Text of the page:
Better leaders or better followers?

Is your company among the 87% of employers who say improving retention is a key priority?*

It’s a struggle for business owners and HR professionals alike – keeping employees, especially those deemed as high-potential. The U.S. Bureau of Labor Statistics reports that the median number of years wage and salary workers had been with their current employer was 4.2 years in January 2018.


Business with a strong learning culture enjoy employee engagement and retention rates 30-50% higher than those that don’t. – Robert Half

Keep your employees by demonstrating your commitment to them.

Vistage Master Chair Christine Spray will be taking a limited number of applicants for her Emerging Leader Program, kicking off on April 2.
The program curriculum is organized into four modules – Personal, Interpersonal, Team, and Organizational. Today’s post shifts our focus away from the leader.
Researchers Paul Hersey and Kenneth Blanchard developed the Situational Leadership Model to shed light on an oft-overlooked aspect of practical leadership development: the attributes of the staff.
The makeup of any given team is as diverse as the number of possible DNA sequences. People are on different intellectual, maturity, and motivational levels. Effective leaders need to address their staff where each employee is at. The Situational Leadership Model identifies these as the four types of leader/follower styles:
  • Telling
    • Staff are characterized by low competence and low commitment, being unable and unwilling to comply, with possible feelings of insecurity.
    • Leaders must focus highly on tasks, with clear instructions and regular follow up. The leader must be encouraging and motivational, offering praise for positive results and correction for less than positive results.
  • Selling
    • Staff at this level have developed some competence with an improved (but perhaps not reliable) commitment, and are open to becoming cooperative and motivated.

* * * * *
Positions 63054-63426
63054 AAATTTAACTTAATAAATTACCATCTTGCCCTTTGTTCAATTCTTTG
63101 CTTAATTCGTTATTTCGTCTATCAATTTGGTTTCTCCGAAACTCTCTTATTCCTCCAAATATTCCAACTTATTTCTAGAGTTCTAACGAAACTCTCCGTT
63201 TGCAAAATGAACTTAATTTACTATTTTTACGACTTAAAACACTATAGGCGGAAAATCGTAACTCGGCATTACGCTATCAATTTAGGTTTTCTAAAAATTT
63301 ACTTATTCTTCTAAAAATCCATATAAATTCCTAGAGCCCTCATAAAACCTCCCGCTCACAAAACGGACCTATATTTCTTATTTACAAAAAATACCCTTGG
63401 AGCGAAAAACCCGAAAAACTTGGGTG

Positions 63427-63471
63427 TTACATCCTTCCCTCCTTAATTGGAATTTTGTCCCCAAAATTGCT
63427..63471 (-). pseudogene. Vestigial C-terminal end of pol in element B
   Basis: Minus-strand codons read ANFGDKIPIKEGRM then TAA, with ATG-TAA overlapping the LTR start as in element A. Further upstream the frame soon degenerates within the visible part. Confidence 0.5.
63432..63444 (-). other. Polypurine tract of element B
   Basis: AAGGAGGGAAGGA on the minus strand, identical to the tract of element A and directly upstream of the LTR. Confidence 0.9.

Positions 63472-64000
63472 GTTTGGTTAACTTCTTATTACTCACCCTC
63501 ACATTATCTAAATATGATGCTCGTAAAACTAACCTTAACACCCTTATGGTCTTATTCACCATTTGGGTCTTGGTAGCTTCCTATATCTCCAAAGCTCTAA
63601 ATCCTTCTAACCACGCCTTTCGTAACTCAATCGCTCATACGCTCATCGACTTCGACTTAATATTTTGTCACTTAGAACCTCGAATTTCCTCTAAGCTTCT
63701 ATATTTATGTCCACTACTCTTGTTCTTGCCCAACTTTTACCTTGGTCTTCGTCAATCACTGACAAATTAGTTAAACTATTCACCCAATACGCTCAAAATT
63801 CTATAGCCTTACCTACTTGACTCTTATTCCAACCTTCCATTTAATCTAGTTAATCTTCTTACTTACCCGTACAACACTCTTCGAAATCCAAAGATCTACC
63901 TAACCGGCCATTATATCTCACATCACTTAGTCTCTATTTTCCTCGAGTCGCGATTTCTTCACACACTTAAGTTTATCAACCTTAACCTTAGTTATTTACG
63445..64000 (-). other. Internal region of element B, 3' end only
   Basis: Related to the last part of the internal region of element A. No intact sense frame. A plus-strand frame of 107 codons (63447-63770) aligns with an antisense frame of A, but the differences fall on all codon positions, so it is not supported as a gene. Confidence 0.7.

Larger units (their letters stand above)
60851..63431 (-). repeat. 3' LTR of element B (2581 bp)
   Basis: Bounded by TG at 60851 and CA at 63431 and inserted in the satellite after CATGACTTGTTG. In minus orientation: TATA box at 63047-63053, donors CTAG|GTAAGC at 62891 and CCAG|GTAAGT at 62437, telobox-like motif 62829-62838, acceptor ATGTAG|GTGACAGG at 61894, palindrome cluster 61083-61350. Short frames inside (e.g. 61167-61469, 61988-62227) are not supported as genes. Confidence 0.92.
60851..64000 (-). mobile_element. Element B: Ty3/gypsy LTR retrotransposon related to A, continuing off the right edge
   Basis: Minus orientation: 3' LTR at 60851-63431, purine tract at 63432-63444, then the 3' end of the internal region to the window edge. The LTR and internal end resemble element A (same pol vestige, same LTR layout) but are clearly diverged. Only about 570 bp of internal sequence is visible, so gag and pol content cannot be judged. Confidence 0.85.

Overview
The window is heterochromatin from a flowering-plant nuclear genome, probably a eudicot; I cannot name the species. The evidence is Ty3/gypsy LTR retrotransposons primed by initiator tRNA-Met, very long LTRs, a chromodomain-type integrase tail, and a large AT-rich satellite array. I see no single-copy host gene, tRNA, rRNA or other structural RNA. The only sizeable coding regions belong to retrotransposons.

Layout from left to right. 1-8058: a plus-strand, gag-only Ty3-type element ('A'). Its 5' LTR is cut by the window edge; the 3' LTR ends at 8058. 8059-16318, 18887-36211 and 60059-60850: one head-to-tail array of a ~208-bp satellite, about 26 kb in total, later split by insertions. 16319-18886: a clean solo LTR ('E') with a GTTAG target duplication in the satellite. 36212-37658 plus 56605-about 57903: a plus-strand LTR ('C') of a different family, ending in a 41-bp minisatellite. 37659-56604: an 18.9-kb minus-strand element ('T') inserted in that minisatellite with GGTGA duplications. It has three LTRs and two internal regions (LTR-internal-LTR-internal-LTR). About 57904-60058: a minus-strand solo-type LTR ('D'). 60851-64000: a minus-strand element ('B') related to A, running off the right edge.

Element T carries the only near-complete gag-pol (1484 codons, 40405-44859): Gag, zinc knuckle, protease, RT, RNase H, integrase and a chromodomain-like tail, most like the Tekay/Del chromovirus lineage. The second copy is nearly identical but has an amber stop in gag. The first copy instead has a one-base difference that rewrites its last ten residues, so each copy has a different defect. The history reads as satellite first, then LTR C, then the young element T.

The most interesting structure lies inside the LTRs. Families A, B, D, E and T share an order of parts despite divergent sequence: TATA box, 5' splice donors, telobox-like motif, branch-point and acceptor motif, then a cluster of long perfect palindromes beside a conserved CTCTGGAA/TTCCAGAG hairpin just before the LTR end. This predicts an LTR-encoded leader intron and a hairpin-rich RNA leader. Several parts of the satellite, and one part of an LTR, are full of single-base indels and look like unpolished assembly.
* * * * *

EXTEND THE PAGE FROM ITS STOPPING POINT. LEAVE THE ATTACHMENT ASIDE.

• Leaders must still focus highly on tasks with a focus on developing a relationship with the employee, and spend more time listening and offering advice, less “telling” and more “suggesting” and encouragement, acting as a coach.
  • Participating
    • Staff is now highly competent, but not yet convinced in his or her ability or not fully committed to doing their best and excel.
    • Leaders no longer need to give detailed instructions but do need to be involved to ensure work is done at the level required, focusing less on the tasks assigned and more on the relationship between the individual employee, the leader, and the team.
  • Delegating
    • Staff now feel fully empowered and competent enough to take the ball and run with minimal supervision, and are highly committed, motivated and empowered.
    • Leaders delegate tasks with minimal follow-up, knowing acceptable or excellent results will be achieved; there is low focus on tasks and no need to compliment staff on every task, though praise for outstanding performance must be given as appropriate.
The Vistage Emerging Leader program provides a holistic view of leadership, along with training to apply what’s learned in the classroom to the workplace.
*source: Future Workplace and Kronos
  • Companies with 20-500 employees
  • Employee is currently second/third in the management hierarchy, or poised to be in a management role soon, or identified as a rising star
  • 2-year program with six full-day programs every other month
  • Interactive workshops on 12 core leadership competencies
  • Mentor/mentee training for on-the-job reinforcement


Benefits to your organization
  • Bench strength
  • Employee retention
  • Improved execution
Benefits to emerging leaders
  • Develop core leadership competencies
  • Improve career advancement opportunities
  • Grow your network with other emerging leaders